We decided that while we would not be able to give a founder CEO all the skills she needed, we would be able to provide the kind of mentorship that would accelerate the learning process. As a result, our first requirement for General Partners is to be an effective mentor for a founder striving to be a CEO. This is why so many of our General Partners are former founders or CEOs or both, and they are all highly focused on helping founders become outstanding CEOs.
Of course, not all founders want to be CEO—there are companies for which the right thing is to bring in a professional CEO. For those companies, we focus on helping the founders identify the right CEO, and then helping the CEO successfully integrate into the company and partner with the founders to retain their unique strengths.
Next, we went after the network.
Existing venture capitalists with whom we had worked with had important industry relationships, but we found them to be lacking in the following ways:
Siloed – As an entrepreneur, you can often count on the General Partner on your board to introduce you to customers or executives, but you can’t count on the venture capital firm itself. Each General Partner has his own distinct network, and it’s not really feasible or practical to access the other partners’ networks because those partners prioritize their own companies and in practice you will never see them—they are not available to help you. So, there is no firm-wide network you can plug into.
Hard to access – As CEO it’s always a bit weird to say to your VC, “Please introduce me to some potential customers.” First, it seems like an inconvenience—VCs are clearly busy people with many other things to do. Second, there isn’t any easy process to execute that introduction. Where will this introduction take place? Will the VC set up the meeting? Will you have to fly out to see the prospect? Will the VC come with you? Will the prospect be qualified well enough to do that? If not, then should you even ask? To make matters worse, the need to meet customers is not a one-time event. How do you ask your VC the second, third and tenth times? And at what point does your VC start to judge you as incapable of reaching customers (or partners, distributors, suppliers, investors or acquirers) on your own?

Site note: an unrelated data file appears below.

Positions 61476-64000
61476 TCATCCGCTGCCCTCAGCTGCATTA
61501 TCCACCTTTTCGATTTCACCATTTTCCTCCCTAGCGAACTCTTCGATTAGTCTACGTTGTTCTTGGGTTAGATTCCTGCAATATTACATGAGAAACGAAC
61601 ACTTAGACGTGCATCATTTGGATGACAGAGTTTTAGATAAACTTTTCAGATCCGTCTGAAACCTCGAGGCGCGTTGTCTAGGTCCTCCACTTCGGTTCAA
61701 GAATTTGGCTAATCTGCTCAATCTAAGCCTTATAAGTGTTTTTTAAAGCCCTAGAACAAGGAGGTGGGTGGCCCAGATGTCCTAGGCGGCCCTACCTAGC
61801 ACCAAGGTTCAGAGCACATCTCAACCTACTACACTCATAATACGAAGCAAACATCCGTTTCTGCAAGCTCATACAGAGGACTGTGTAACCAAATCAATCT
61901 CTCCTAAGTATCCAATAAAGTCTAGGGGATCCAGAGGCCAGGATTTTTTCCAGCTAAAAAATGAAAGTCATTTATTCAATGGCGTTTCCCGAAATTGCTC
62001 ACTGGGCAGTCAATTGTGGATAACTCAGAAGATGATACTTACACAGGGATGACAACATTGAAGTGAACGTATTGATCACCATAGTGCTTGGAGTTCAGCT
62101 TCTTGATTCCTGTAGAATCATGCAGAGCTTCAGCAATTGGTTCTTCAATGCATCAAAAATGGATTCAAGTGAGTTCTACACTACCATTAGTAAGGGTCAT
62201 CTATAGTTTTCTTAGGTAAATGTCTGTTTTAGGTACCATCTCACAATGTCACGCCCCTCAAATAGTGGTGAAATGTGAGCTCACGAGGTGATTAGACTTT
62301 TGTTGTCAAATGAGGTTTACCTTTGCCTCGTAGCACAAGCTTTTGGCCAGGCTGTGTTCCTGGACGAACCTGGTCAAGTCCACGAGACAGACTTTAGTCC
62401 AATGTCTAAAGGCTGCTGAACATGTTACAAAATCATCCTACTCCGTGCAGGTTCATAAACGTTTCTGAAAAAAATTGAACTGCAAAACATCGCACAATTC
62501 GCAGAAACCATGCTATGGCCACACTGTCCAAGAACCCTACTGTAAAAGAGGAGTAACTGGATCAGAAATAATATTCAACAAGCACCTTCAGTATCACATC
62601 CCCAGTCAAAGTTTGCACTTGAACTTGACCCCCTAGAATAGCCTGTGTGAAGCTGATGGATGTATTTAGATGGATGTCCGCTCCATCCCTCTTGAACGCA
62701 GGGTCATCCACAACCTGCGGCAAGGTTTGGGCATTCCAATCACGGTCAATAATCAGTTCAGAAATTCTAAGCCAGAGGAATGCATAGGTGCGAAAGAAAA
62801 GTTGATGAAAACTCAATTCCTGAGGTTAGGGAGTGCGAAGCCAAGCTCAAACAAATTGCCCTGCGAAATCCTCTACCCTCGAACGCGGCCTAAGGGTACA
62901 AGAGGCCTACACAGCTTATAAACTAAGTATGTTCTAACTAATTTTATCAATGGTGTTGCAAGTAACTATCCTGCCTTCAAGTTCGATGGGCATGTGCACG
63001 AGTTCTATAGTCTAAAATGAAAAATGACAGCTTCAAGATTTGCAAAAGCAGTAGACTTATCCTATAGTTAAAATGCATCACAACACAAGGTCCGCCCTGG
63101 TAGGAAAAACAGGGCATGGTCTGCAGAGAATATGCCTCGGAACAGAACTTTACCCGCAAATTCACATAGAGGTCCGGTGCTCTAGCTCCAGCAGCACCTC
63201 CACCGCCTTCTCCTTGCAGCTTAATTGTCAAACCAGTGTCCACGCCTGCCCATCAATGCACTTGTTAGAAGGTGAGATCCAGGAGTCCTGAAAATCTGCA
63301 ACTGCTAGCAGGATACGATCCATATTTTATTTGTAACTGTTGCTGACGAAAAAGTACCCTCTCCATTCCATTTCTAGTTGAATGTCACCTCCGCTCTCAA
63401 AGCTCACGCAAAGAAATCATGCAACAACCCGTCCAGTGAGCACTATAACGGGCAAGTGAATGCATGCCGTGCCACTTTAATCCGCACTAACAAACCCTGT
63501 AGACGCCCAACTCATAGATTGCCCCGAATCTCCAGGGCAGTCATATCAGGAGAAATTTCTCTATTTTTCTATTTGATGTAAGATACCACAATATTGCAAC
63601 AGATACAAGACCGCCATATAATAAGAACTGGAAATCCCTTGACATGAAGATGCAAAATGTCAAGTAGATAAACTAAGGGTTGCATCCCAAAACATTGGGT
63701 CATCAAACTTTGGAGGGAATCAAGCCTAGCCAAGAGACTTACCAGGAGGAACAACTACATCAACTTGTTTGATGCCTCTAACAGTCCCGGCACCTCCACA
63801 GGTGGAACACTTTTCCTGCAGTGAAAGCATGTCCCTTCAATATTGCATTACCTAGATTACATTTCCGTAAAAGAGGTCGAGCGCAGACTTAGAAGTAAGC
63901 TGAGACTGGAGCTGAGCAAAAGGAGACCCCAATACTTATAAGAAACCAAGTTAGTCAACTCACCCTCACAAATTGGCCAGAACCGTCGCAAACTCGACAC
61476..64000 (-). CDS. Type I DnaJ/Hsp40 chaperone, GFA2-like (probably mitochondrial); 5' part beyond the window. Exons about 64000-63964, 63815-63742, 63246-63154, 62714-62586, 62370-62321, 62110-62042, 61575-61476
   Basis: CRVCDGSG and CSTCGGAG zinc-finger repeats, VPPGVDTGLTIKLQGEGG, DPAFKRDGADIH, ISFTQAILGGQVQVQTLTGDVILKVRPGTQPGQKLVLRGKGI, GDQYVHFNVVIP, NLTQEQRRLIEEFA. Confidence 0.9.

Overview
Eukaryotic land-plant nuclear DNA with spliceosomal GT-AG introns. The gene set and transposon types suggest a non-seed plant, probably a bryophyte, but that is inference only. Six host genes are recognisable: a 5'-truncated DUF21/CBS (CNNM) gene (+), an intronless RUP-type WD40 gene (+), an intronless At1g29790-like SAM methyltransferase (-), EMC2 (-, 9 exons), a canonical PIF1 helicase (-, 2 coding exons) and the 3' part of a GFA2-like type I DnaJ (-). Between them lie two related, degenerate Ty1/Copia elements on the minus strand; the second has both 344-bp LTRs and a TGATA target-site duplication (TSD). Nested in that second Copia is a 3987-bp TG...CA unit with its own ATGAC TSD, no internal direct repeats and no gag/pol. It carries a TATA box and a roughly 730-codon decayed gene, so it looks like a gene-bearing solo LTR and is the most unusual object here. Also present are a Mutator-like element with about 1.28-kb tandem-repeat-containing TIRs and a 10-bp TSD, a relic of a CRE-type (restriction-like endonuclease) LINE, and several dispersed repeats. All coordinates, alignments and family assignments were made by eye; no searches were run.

Incomplete – Finally, VC networks tend to be incomplete. A certain General Partner might know a certain type of customer like telecom carriers, but not others like pharmaceutical companies or government agencies. They may know customers, but not have deep relationships with key reporters. They may know key reporters, but not know executives you would want to hire. They might know executives, but not engineers. As founding CEO, one tends to be busy. If you spend time trying to tap a network and come up empty, you probably won’t bother trying again.
To address these issues, we designed Andreessen Horowitz’s network to be firm-wide, dead simple to access and comprehensive—supported by operating partners who work full-time to develop and manage each branch of the network.
This approach has already lead to some stunning results:
In 2011, we hosted over 600 portfolio presentations to corporate customers and partners at our office in Menlo Park. These presentations resulted in more than 3,000 introductions between portfolio companies and prospective Fortune 500/Global 2000 senior executives.
We’ve built relationships with over 4,000 engineers, designers and product managers, and we’ve made more than 1,300 introductions to our portfolio companies, resulting in 130 hires within the portfolio.
We added over 550 executives to our network in 2011 and made more than 300 executive introductions to our portfolio companies.
We’ve had nearly 400 interactions with media on behalf of our portfolio companies.
Through these practices, we’ve been able to help founders develop critical CEO skills and wield networks as broad and powerful as the best professional CEOs. And that is why we have become a popular firm among founders.
Our reputation with founders has then enabled us to invest in great entrepreneurs building the great new technology companies. Interestingly, the demand from entrepreneurs has come in all stages and sizes. From seed stage entrepreneurs like JR Rivers at Cumulus Networks to entrepreneurs with fast growing enterprises like Brian Chesky at Airbnb, great founders everywhere want to be the best CEO that they can be and work with us to help them do that.
And that’s both how and why we raised $2.7 billion. We are uniquely positioned to help the greatest technology entrepreneurs in the world build the best technology companies in the world, and that’s just what we’re going to do.